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Publication numberUS5557696 A
Publication typeGrant
Application numberUS 08/449,023
Publication date17 Sep 1996
Filing date24 Apr 1995
Priority date24 Apr 1995
Fee statusLapsed
Publication number08449023, 449023, US 5557696 A, US 5557696A, US-A-5557696, US5557696 A, US5557696A
InventorsHarold M. Stein
Original AssigneeStein; Harold M.
Export CitationBiBTeX, EndNote, RefMan
External Links: USPTO, USPTO Assignment, Espacenet
Adaptors for a device for cleaning and polishing an optical fiber
US 5557696 A
Abstract
A device for cleaning and/or polishing an end surface of an optical fiber is comprised of an insert and a cleaning rod. The insert has a hole formed throughout its length whose axis is eccentric to the optical fiber axis. The rod, when rotated, effectuates cleaning and/or polishing of the end surface of the optical fiber. The optical fiber is mounted in a fiber optic connector, which may be disposed within a corresponding coupling. Various industry-standard models exist for the connectors and the couplings. One or more inserts are designed and utilize various female-type adaptors or sleeves that properly hold the insert within the various types of couplings. Also, a male-type adaptor is provided that adapts the insert to several of the various types of connectors when the connectors are disconnected from their associated couplings.
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Claims(22)
Having thus described the invention, what is claimed is:
1. A device for interfacing with an optical fiber, comprising:
a. an insert having a throughbore formed therein from a first end of the insert down through the insert to a second end of the insert, the insert throughbore having a center axis that is eccentric to an optical axis of the optical fiber when the insert is positioned in a predetermined spatial relation to the optical fiber; and
b. an adaptor having a throughbore formed therein from a first end of the adaptor down through the adaptor to a second end of the adaptor, the adaptor throughbore having a center axis that is concentric to the optical axis of the optical fiber when the insert is positioned in the predetermined spatial relation to the optical fiber, an inner surface of the adaptor throughbore being adapted to fit over a portion of an outer surface of the insert.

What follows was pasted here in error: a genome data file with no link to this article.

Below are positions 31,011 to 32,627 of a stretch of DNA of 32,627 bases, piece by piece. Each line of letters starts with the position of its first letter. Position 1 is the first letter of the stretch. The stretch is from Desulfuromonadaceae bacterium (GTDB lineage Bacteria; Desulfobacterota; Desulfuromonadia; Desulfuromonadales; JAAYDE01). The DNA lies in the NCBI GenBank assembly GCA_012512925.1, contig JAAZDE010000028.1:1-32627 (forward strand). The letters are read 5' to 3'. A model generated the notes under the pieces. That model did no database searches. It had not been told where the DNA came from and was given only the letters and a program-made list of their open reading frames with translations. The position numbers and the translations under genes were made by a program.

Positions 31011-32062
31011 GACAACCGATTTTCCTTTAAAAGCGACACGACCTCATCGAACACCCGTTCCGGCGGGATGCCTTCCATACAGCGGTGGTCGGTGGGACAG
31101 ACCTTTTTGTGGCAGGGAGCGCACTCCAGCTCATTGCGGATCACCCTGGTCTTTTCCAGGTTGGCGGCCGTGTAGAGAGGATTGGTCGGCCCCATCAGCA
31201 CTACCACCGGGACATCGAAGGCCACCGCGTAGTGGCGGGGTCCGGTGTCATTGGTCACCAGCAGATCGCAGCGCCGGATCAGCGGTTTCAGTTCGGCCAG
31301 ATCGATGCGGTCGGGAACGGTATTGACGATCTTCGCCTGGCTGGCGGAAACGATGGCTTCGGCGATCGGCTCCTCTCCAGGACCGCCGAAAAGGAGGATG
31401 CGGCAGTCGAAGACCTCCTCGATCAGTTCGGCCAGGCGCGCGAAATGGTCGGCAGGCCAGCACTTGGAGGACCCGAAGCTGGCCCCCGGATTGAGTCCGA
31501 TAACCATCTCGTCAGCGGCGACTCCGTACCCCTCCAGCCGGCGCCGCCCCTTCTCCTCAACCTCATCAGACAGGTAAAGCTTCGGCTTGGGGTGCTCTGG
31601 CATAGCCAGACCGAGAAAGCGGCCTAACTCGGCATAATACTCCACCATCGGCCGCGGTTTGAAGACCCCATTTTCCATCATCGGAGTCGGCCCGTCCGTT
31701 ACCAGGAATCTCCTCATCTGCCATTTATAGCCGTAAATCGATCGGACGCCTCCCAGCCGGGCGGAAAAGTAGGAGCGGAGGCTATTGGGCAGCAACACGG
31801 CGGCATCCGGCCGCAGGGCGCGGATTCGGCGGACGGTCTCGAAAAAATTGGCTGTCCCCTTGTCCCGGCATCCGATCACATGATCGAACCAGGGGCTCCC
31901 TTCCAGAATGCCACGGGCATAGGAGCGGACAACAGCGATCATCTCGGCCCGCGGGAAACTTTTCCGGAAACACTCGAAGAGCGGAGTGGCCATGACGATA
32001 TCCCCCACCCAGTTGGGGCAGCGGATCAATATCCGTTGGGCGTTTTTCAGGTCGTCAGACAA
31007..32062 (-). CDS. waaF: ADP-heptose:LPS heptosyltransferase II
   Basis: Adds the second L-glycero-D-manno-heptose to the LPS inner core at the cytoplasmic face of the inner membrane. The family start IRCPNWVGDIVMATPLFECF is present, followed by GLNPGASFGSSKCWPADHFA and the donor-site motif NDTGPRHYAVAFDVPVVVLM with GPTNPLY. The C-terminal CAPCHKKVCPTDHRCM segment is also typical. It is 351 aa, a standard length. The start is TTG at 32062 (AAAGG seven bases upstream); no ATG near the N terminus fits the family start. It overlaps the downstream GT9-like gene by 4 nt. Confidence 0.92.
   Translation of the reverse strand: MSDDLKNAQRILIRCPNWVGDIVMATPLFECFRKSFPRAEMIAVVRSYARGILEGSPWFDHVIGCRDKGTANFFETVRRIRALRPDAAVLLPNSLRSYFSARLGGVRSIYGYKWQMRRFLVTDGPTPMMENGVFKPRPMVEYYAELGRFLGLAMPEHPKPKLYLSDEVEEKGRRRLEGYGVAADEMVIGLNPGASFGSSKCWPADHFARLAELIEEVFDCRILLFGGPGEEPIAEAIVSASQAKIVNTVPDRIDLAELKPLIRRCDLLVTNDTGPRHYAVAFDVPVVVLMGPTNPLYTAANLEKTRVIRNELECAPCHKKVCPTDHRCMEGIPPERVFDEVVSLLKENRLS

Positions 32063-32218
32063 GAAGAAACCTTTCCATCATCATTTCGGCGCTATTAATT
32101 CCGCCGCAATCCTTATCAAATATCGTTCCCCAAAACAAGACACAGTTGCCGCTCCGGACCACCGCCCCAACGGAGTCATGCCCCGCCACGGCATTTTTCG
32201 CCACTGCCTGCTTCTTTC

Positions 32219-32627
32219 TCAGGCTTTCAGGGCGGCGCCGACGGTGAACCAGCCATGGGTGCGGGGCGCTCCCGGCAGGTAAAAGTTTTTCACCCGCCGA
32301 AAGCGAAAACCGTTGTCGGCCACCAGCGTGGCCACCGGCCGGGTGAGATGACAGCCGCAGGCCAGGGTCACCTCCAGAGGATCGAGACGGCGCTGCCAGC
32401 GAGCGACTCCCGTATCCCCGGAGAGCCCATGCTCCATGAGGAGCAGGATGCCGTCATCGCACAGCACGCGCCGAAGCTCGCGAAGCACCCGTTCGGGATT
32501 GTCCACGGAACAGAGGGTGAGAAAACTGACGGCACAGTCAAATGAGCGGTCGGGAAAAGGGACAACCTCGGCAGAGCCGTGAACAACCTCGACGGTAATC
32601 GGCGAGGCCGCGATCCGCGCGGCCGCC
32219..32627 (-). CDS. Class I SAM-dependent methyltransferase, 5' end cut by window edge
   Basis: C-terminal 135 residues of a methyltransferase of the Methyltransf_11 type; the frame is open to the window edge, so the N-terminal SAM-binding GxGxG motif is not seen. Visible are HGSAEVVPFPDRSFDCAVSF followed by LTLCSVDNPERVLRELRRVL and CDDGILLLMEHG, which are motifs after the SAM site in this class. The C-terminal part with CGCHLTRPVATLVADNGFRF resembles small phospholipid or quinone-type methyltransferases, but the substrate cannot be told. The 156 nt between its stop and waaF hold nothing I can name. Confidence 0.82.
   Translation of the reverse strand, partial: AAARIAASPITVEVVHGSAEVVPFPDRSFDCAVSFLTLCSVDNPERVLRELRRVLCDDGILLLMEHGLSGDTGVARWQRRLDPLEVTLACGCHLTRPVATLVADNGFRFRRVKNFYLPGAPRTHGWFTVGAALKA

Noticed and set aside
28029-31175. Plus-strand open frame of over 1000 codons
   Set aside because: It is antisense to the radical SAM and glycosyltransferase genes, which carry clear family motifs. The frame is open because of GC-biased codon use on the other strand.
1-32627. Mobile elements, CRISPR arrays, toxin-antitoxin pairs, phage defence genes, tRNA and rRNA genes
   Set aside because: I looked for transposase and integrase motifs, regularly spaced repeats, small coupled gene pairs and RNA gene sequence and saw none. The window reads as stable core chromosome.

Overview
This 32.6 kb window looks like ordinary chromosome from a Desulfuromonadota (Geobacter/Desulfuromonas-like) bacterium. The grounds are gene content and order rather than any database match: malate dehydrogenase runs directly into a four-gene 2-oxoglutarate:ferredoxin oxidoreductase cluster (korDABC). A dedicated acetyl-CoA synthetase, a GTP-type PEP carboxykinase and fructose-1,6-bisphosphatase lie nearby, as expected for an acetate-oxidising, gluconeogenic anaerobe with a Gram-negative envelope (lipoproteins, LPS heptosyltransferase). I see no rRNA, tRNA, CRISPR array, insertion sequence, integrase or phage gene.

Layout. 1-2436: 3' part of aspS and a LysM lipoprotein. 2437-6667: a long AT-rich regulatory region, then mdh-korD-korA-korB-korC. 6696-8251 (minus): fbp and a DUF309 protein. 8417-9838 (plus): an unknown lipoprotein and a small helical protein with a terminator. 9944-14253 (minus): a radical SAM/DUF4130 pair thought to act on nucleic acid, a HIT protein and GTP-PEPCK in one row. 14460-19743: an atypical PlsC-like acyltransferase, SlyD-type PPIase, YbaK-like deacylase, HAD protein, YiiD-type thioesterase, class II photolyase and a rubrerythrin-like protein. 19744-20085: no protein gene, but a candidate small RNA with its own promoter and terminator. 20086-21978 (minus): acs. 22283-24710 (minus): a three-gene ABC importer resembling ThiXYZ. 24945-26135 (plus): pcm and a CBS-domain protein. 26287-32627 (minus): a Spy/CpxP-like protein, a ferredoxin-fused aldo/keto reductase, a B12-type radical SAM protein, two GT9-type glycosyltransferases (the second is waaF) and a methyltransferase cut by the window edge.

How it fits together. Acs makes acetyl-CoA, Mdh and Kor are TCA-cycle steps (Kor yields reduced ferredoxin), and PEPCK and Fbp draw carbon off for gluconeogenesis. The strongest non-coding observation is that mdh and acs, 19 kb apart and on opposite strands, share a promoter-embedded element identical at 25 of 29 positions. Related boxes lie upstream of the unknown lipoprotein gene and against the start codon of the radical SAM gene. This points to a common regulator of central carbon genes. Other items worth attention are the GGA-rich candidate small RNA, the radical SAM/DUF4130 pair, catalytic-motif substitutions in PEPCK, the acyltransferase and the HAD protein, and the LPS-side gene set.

2. The device of claim 1, further comprising a rod adapted to be inserted in the insert throughbore.
3. The device of claim 2, wherein the rod comprises a porous plastic material.
4. The device of claim 2, wherein the rod comprises a porous ceramic material.
5. The device of claim 2, wherein the rod is adapted to be inserted in the insert throughbore such that an end surface of the rod is adapted to be disposed adjacent to and in abutting relation to an end surface of the optical fiber, wherein the rod is rotated to effectuate cleaning of the end surface of the optical fiber.
6. The device of claim 2, wherein the rod is adapted to be inserted in the insert throughbore such that an end surface of the rod is adapted to be disposed adjacent to and in abutting relation to an end surface of the optical fiber, wherein the rod is rotated to effectuate polishing of the end surface of the optical fiber.
7. The device of claim 1, wherein the adaptor has an outer shape that is adapted to fit within a receptacle of a coupling, the adaptor comprising means for holding the insert within the coupling and for maintaining the center axis of the insert throughbore in eccentric axial alignment with the optical axis of the optical fiber.
8. The device of claim 1, wherein a portion of the adaptor throughbore is adapted to interface with a ferrule of a connector, the adaptor comprising means for maintaining the center axis of the insert throughbore in eccentric axial alignment with the optical axis of the optical fiber.
9. The device of claim 1, wherein the portion of the outer surface of the insert that is adapted to have the inner surface of the adaptor fit thereover has formed therein means for holding the adaptor in fixed relation to the insert.
10. The device of claim 9, wherein the means for holding comprises at least one compressible protrusion formed on the portion of the outer surface of the insert.
11. The device of claim 9, wherein the means for holding comprises at least one compressible leaf formed on the portion of the outer surface of the insert.
12. The device of claim 1, wherein a portion of the outer surface of the insert has at least one groove formed therein.
13. A device for mechanically interfacing with a coupling for a fiber optic connector, the coupling having a pair of opposed receptacles, a first receptacle having a fiber optic connector mounted therein, the fiber optic connector being adapted to hold an optical fiber cable therewithin, the device comprising: